Tuesday, March 19, 2013

Patience is a Virtue

I was raised in an era where a part of public schooling was learning "life lessons" in the manner of old words of wisdom.  

Meeting my 7th grade teacher at Dad's 90th birthday party and being asked if I remember her after many MANY years brought only the saying, "A word to the wise is sufficient." to mind - not her name.  Apparently I needed to hear that over and over to the point it was more ingrained than the late Mrs. Mary Wooldridge's name in my memory.

I'm in the process of teaching my five year old grand daughter some of those sayings because they really are instructions on how to live.  I now know "Patience is a Virtue" has been learned because she rolls her eyes when I use it.  

For parents or grand parents wanting to teach life lessons to children, the garden is a book waiting to be shared.  Some examples:

Patience is a Virtue:  Planting seeds, tending and watching them grow (or fail to grow).  As Joyce Meyers said today, "We often make the mistake of thinking that if we hurry we will be at our future sooner, but it only causes us to lose the present."  It is no less apparent than in the plant growing process.

A Word to the Wise is Sufficient:  How often have we been told a plant can't or shouldn't be grown in our hardiness zone and we plop down good money time after time in hopes it will do something more? 

A Stitch in Time Saves Nine:  You can use this one for soil preparation or killing a weed when first noticed.  Either way I know the meaning of this one from personal experience.

Penny Wise - Pound Foolish:  I'm sometimes too good with a bargain.  My example in buying a really good pair of shears this year.  I have bought dollar store cheap scissors for years and could have had a good pair of shears years ago for the many many cheap ones bought and broken.  

Hope Springs Eternal:  If any one saying describes a gardener, this one surely is at the top.  If I didn't have hope every single year in March, I would never have a flower.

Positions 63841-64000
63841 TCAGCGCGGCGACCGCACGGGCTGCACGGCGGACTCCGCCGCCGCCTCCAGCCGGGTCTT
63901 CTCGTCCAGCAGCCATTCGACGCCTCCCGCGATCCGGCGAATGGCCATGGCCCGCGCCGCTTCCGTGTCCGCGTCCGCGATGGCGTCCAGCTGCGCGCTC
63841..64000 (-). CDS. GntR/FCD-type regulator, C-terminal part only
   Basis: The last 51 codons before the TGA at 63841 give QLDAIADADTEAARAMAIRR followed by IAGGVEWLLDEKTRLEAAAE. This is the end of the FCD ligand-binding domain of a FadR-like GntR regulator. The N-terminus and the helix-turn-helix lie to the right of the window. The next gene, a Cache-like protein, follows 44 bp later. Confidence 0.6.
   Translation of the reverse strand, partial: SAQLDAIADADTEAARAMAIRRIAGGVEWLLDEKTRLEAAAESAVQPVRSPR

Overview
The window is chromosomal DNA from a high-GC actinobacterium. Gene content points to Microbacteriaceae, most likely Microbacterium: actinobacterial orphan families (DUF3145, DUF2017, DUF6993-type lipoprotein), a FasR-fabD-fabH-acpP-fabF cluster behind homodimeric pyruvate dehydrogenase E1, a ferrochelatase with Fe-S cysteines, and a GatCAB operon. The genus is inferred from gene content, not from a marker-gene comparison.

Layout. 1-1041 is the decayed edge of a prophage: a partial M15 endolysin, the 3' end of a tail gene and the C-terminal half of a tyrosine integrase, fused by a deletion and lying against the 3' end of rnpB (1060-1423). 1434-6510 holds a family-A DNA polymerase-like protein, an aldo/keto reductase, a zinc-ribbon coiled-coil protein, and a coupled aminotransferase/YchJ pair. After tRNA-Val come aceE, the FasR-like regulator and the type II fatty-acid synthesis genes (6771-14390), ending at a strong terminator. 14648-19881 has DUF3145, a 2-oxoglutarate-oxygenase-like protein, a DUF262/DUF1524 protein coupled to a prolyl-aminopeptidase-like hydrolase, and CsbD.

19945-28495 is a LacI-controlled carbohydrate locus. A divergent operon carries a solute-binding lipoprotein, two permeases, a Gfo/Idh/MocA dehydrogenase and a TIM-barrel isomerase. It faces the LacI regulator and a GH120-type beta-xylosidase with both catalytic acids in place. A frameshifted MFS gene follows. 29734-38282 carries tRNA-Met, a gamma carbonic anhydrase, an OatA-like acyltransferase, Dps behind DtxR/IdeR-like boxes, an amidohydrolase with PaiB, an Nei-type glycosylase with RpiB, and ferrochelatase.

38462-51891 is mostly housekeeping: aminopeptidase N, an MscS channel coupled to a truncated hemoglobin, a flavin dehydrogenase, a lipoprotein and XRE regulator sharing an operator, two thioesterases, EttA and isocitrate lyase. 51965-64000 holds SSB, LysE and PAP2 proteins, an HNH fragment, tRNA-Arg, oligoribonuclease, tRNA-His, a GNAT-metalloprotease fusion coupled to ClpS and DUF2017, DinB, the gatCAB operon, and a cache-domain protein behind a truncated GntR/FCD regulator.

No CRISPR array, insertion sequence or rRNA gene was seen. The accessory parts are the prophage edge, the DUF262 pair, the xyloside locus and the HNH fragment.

Don't Take Any Wooden Nickles:  This was a parting comment and came right after "goodbye."  A catalog stating they have a hydrangea plant with red, white and blue flowers for $8 is pretty much a wooden nickle.

Handsome is as Handsome Does:  Are you beginning to understand I needed some instruction early on?  My folks were "people of few words".   Hence, most of my instruction came in the form of these little gems and not long talks about the meaning of life.  As far as this one's garden application, a plant with a pretty flower that repeatedly misbehaves in my garden looses it's charm real fast.  

Stick to Your Own Knitting:  I was blessed with a family that didn't gossip or criticize others in front of their children.  I talk about this routinely in my garden articles in the manner of cautioning gardeners to stop being critical of other gardeners. Support each other - gardening is a perfect way to encourage and lift others up.

You Are What You Eat:  Oh my! I need to review that one often!  It might be said, "You are what you grow in your garden."

Take the Bull by the Horns:  This one was usually delivered with a gentle push to the backside.  And, after I had procrastinated way too long on a difficult project.  Seriously, I find simply thinking of this one makes me subconsciously straighten my shoulders.  Watch out new daylily bed I've got you by the horns!   


No comments:

Post a Comment